to the attack quite un-softened.

"Never thought you were a fool before," he said severely.

Bruce Carmyle's proud spirit chafed. This sort of interview, which had
become a commonplace with his cousin Ginger, was new to him. Hitherto,
his actions had received neither criticism nor been subjected to it.

"I'm not a fool."

"You are a fool. A damn fool," continued Uncle Donald, specifying more
exactly. "Don't like the girl. Never did. Not a nice girl. Didn't like
her. Right from the first."

"Need we discuss this?" said Bruce Carmyle, dropping, as he was apt to
do, into the grand manner.

The Head of the Family drank in a layer of moustache and blew it out
again.

"Need we discuss it?" he said with asperity. "We're going to discuss
it! Whatch think I climbed all these blasted stairs for with my weak
heart? Gimme another!"

Mr. Carmyle gave him another.

"'S a bad business," moaned Uncle Donald, having gone through the
movements once more. "Shocking bad business. If your poor father were
alive, whatch think he'd say to your tearing across the world after this
girl? I'll tell you what he'd say. He'd say... What kind of whisky's
this?"

"O'Rafferty Special."

"New to me. Not bad. Quite good. Sound. Mellow. Wherej get it?"

"Bilby's in Oxford Street."

"Must order some. Mellow. He'd say... well, God knows what he'd say.
Whatch doing it for? Whatch doing it for? That's what I can't see. None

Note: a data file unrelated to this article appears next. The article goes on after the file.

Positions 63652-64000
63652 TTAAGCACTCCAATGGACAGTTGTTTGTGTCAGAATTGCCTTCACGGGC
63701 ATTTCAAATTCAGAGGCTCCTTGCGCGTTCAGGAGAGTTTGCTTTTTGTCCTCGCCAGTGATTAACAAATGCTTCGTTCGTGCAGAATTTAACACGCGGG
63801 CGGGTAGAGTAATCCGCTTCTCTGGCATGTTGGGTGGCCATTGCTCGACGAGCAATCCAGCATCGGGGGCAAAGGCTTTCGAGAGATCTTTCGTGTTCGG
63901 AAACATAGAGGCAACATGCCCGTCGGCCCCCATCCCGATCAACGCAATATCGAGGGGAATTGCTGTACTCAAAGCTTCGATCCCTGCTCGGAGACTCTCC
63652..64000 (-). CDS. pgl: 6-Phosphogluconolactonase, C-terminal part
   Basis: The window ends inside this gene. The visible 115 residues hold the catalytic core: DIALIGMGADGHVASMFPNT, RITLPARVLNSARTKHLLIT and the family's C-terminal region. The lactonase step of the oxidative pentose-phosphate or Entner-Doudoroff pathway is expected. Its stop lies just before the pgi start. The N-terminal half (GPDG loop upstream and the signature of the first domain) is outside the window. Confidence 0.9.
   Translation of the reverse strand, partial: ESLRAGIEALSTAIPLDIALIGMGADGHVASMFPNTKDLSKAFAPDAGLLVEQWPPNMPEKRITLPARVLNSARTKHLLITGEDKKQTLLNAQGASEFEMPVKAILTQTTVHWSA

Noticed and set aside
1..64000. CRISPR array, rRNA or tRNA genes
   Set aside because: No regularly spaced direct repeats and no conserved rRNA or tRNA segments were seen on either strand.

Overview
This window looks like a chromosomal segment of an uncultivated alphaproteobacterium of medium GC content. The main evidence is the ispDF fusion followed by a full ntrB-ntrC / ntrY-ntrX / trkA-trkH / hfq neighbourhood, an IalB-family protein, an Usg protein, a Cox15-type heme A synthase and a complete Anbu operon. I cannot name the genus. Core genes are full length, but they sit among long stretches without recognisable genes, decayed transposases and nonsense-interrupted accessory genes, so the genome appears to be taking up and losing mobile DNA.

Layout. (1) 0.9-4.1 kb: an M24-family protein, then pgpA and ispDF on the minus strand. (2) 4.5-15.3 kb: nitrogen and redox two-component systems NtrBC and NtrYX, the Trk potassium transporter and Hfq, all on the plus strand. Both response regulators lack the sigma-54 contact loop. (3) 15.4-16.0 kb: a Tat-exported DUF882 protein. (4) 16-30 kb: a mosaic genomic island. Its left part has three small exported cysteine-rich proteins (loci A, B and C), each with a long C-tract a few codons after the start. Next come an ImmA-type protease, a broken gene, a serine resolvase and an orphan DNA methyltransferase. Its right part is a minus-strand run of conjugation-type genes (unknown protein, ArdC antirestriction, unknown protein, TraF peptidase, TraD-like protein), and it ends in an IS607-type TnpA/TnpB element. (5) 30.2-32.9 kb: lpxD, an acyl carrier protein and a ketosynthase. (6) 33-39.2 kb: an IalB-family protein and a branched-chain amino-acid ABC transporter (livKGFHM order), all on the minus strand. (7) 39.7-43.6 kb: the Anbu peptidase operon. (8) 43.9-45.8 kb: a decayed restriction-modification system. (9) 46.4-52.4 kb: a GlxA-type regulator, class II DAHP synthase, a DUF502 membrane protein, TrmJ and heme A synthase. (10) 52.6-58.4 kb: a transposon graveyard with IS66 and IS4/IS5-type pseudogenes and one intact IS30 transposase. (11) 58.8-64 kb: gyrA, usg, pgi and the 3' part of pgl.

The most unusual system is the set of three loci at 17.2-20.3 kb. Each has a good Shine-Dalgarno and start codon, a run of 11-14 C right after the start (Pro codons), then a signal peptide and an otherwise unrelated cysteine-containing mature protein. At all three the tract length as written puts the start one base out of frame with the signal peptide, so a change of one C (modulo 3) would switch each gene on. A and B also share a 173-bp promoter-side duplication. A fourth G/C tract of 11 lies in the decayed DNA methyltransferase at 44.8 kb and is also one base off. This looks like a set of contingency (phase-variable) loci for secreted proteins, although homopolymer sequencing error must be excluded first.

of us can see. Puzzles your uncle George. Baffles your aunt Geraldine.
Nobody can understand it. Girl's simply after your money. Anyone can see
that."

"Pardon me, Uncle Donald," said Mr. Carmyle, stiffly, "but that is
surely rather absurd. If that were the case, why should she have refused
me at Monk's Crofton?"

"Drawing you on," said Uncle Donald, promptly. "Luring you on.
Well-known trick. Girl in 1881, when I was at Oxford, tried to lure me
on. If I hadn't had some sense and a weak heart... Whatch know of this
girl? Whatch know of her? That's the point. Who is she? Wherej meet
her?"

"I met her at Roville, in France."

"Travelling with her family?"

"Travelling alone," said Bruce Carmyle, reluctantly.

"Not even with that brother of hers? Bad!" said Uncle Donald. "Bad,
bad!"

"American girls are accustomed to more independence than English girls."

"That young man," said Uncle Donald, pursuing a train of thought, "is
going to be fat one of these days, if he doesn't look out. Travelling
alone, was she? What did you do? Catch her eye on the pier?"

"Really, Uncle Donald!"

"Well, must have got to know her somehow."